My Favorite Bible Characters

Do you have a favorite Bible character? I have three.  I refer to them as the “Three J’s!”

First, I want to see Jesus! I have personally known Him for over 48 years.  I celebrated my 48th spiritual re-birth (birthday) on August 4, 2018.  Like you, I’m not sure what I will do when I see Him face to face.  Will I weep?  Will I fall down at His feet and worship Him?  Will I be speechless?  It really doesn’t matter.  I just want to see Him!  I’ve always loved the words to this old chorus:

“It will be worth it all,

When we see Jesus.

Life’s trials will seem so small,

When we see Christ.

One glimpse of His dear face,

All sorrow will erase.

So bravely run your race,

’til you see Christ.”

This wonderful Jesus changed my life so dramatically, and the older I get, the more precious He becomes!

Second, I want to talk with Joseph. The boy dreamer faced obstacles on his course that would have sidelined most.  He met with unfair circumstances, false accusations, lonely days, and much rejection.  However, his defining moment was positive and wonderful.  It’s found in Genesis 50:20, “As for you (his brothers), you meant evil against me, but God meant it for good, in order to bring about this present result to preserve many people alive.”  I appreciate Joseph’s resolve to remain on the high road of life.  Many would succumb to bitterness for lesser reasons.  He’s one of my heroes!

When we meet, I want to ask Joseph for more details about the pit, Potiphar’s house, the prison, and finally, his years in the palace of Pharaoh.  By the way, Joseph is a “type” of Jesus in the Old Testament.  There are many parallels to their earthly lives.

Third, when I get to heaven I want to hang out with Jonathan for at least one thousand years!  As you remember, Jonathan was King Saul’s son–heir apparent to the throne of Israel.  His most notable attribute was his selflessness.  He surely must have suspected that David would be God’s next choice for the throne, but he still loved him like a brother.  When I read 1 Samuel 18:1-4, I glean insights into his character–insights that I admire and relish for my own life.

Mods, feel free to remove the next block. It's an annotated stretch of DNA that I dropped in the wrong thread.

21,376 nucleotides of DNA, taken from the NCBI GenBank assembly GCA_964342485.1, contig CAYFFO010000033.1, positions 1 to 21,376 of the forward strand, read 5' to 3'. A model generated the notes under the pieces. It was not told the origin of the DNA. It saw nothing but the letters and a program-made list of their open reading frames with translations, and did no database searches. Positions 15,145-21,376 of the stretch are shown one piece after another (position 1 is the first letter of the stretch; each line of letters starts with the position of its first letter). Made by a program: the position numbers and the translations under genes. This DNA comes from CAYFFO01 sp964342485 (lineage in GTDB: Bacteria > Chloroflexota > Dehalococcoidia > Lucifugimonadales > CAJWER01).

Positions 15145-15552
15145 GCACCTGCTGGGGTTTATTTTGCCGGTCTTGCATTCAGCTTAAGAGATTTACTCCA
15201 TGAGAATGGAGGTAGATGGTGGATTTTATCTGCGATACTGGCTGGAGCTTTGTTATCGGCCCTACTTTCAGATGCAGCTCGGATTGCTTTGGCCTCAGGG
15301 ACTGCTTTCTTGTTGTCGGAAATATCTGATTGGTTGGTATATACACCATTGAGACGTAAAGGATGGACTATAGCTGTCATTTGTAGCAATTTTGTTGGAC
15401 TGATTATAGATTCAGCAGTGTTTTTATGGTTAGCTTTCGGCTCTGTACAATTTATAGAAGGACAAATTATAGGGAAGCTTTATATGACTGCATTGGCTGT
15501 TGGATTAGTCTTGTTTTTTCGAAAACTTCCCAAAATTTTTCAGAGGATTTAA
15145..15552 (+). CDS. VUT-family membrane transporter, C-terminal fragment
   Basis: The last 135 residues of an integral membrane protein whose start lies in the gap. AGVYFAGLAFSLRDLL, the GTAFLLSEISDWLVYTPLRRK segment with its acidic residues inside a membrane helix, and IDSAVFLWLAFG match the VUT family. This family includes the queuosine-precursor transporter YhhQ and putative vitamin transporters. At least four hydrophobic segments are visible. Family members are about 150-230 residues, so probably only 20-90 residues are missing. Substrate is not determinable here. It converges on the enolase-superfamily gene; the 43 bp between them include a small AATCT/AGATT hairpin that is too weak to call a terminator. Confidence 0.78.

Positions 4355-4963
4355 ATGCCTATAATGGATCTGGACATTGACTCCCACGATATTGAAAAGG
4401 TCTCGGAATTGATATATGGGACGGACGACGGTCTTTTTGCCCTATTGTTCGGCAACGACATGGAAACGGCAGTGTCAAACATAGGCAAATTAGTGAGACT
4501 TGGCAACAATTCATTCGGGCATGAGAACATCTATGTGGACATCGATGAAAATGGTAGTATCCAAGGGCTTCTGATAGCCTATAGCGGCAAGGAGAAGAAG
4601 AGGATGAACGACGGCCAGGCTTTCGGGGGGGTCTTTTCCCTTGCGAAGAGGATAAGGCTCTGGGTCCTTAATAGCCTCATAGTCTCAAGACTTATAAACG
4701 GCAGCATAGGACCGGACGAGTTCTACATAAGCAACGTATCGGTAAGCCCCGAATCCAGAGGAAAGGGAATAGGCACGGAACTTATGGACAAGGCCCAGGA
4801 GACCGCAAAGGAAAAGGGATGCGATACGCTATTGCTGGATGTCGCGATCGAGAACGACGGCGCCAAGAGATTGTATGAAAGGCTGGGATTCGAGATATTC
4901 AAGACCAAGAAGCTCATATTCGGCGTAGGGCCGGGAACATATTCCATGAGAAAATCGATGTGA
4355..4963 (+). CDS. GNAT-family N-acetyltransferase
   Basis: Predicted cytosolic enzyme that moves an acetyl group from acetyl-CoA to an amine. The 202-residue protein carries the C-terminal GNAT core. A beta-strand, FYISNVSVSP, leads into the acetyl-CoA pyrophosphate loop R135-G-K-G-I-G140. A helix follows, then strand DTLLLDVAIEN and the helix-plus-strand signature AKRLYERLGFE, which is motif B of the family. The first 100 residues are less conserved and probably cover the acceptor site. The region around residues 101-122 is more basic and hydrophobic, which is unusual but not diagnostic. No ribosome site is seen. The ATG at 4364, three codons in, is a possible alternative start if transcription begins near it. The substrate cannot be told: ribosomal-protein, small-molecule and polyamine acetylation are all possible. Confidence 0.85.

“Now it came about when he had finished speaking to Saul, that the soul of Jonathan was knit to the soul of David, and Jonathan loved him as himself.  Saul took him that day and did not let him return to his father’s house.  Then Jonathan made a covenant with David because he loved him as himself. Jonathan stripped himself of he robe that was on him and gave it to David, with his armor, including his sword and his bow and his belt.”

Verse 4 says it all:  “Jonathan stripped himself…”  Naturally, his robe was the robe worn by a prince.  When he gave his robe to David, he gave away not only his title, but his influence! What a selfless act!

He also gave away his armor, including his sword, bow and belt.  These items were instruments of war, and by giving them to David, Jonathan further revealed his inner character.

In ancient Israel military life, the sword represented the soldier’s key weapon of protection.  In essence, Jonathan was saying, “I’ll do anything and everything to protect you.  You’re my brother!”  Later, he would prove his commitment when his own father, King Saul, tried to kill David.  The soldier’s bow spoke of his inner and physical strength.  Jonathan spent the rest of his life supporting David’s dreams and doing everything he could to see that David reached his intended goals!

The soldier’s belt of course, held fast his undergarment.  Not only was a tightly worn garment imperative in battle, but it also protected a man’s dignity.  Time and again, Jonathan stood up to his angry King-father on David’s behalf.  He stayed true to his father, but felt compelled to subtly override Saul’s relentless attacks on David’s character and motivations.  To summarize, in giving David his robe and armor, Jonathan demonstrated “what’s mine is yours.”

Jonathan was a man’s man–a true man of God.  He beautifully portrayed true friendship toward David.  Most men today don’t know how to have true male friends.  Usually, competitive mindsets, controlling attitudes, selfishness, frail egos and disloyalty prohibit most men from becoming and remaining life-long friends like David and Jonathan.  The term “Bromance” is a poor contemporary substitute for the godly relationship between Jonathan and David. I’m looking forward to watching these two friends interact in eternity!



Related Articles

Leave a Comment

Your email address will not be published. Required fields are marked *